The presence of a major ductal shunt is common in infants weighing less than 1000 g and is related to an increased incidence of CLD.14 PDA can increase pulmonary capillary pressure and promote the formation of oedema, and thus affect the concentrations of cytokines. We found that cytokine concentrations were higher in infants of lower gestational age and correlated with the duration of mechanical ventilation and oxygen exposure. This can reflect an exaggerated tissue response in the more immature lung, and the common presence of PDA and air leak are certainly important in this respect. Recent findings of decreased expression of the down-regulatory cytokine IL-10 in mechanically ventilated preterm infants suggests that an imbalance between proinflammatory and down-regulatory cytokines could be of great importance in the development of CLD.15

Increased concentrations of IL-1β or IL-6 have been associated with chorioamnionitis and bacterial colonisation of the airways at birth in preterm infants.11 16 17 In mechanically ventilated preterm infants increased IL-6 concentrations precede the influx of neutrophils into the airway.18 No previous study has reported the concentrations of all four pro-inflammatory cytokines at the same time (TNFα, IL-1β, IL-6, IL-8) during the first days of life. However, increased concentrations of individual cytokines, such as TNFα,19 IL-1β,20 IL-66and IL-88 have been described in lung secretions of infants who develop CLD.

In this study high IL-8 concentrations were found in the infants who developed CLD compared with the control infants with RDS. In infants with resolving RDS IL-8 concentrations decrease while the infants who develop CLD seem to have a sustained secretion of IL-8 with a continued influx of inflammatory cells into the lung. These cells release toxic products such as elastase which has been implicated in the development of CLD.21 22

Different surfactant preparations down regulate the release of pulmonary cytokines (TNFα, IL-1β, IL-6).23 Natural porcine surfactant decreases the release of TNFα from human monocytes.24 In our study most infants received natural porcine surfactant as rescue treatment for RDS. The first samples were collected at least six hours after surfactant administration. It was not possible to evaluate the down regulatory effect of surfactant in this study as almost all infants received surfactant, but surfactant administration seems to have been insufficient to halt the significant increase in cytokine release.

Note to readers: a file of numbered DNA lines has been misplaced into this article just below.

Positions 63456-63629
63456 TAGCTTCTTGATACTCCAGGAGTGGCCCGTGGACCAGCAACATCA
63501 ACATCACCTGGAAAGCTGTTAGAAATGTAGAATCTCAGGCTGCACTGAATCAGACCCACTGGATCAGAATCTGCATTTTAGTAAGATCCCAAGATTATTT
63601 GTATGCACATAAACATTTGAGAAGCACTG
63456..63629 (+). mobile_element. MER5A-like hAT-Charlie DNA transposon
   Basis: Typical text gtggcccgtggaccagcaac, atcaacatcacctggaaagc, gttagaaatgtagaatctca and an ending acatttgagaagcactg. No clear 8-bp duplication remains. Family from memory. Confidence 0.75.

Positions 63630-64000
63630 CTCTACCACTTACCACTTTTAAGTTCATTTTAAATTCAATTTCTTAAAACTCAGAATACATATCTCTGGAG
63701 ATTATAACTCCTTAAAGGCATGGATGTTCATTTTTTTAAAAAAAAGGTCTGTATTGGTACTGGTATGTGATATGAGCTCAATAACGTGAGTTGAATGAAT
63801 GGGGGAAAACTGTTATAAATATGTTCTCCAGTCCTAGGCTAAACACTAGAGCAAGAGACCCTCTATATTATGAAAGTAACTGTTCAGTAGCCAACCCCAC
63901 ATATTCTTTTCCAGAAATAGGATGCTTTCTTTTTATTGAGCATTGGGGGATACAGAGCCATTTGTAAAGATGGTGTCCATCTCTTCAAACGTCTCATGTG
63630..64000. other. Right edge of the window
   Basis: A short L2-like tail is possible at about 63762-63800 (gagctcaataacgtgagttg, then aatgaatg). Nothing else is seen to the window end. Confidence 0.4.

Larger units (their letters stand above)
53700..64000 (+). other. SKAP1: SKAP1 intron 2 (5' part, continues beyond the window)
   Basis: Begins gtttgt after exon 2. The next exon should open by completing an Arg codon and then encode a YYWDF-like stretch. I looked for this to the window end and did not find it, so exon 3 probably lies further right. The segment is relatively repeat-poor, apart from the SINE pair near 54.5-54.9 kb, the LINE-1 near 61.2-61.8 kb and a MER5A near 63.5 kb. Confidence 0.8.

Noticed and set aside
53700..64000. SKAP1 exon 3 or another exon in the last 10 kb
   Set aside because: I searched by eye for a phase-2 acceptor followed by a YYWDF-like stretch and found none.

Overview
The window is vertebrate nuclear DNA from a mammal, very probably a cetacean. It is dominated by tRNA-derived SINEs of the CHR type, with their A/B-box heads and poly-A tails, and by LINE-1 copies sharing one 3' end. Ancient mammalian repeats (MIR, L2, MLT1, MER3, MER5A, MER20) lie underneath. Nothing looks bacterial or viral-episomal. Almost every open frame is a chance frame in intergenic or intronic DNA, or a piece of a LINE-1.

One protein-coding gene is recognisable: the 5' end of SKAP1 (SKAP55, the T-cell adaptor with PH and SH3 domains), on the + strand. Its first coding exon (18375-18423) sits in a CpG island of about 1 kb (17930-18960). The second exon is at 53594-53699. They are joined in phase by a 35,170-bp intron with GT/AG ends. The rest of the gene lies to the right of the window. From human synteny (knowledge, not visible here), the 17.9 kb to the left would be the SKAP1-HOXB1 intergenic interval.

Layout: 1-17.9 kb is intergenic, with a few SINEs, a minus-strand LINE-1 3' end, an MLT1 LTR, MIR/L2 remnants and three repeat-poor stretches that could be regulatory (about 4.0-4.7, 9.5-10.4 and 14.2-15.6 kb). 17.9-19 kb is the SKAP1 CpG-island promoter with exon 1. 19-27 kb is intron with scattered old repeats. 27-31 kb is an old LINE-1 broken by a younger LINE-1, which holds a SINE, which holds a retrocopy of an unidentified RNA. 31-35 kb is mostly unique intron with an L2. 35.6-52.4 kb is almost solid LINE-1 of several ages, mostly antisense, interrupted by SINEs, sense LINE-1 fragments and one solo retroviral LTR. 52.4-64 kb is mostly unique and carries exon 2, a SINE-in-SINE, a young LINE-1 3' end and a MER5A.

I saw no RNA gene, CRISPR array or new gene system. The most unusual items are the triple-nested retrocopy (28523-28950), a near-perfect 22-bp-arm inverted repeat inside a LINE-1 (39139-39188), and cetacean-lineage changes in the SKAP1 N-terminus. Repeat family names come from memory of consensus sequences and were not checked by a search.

Corticosteroids are thought to down regulate the release of inflammatory mediators. They are commonly used in the management of infants with developing or established CLD, often after the first week of life.25 The effect of intravenous or inhaled steroids on tracheal aspirate concentrations of inflammatory markers in CLD has been documented.7 9 26 As far as we are aware, no study has examined the effect of steroids administered during the first days of life on proinflammatory cytokine levels, in infants at risk of developing CLD.

In conclusion, we have demonstrated increased concentrations of proinflammatory cytokines in TAF from infants during the first days of life. The values correlate with gestational age and iatrogenic trauma in the form of oxygen exposure and mechanical ventilation. Increased concentrations of proinflammatory cytokines can therefore be the most valuable early indicator of developing CLD and will assist in selecting infants for interventions such as corticosteroid treatment or more selective blockage of components of inflammation.


This study was supported by the Swedish Heart Lung Foundation, Sällskapet Barnavård and the Swedish Medical Research Council (Grant B95-16X-08302-08A).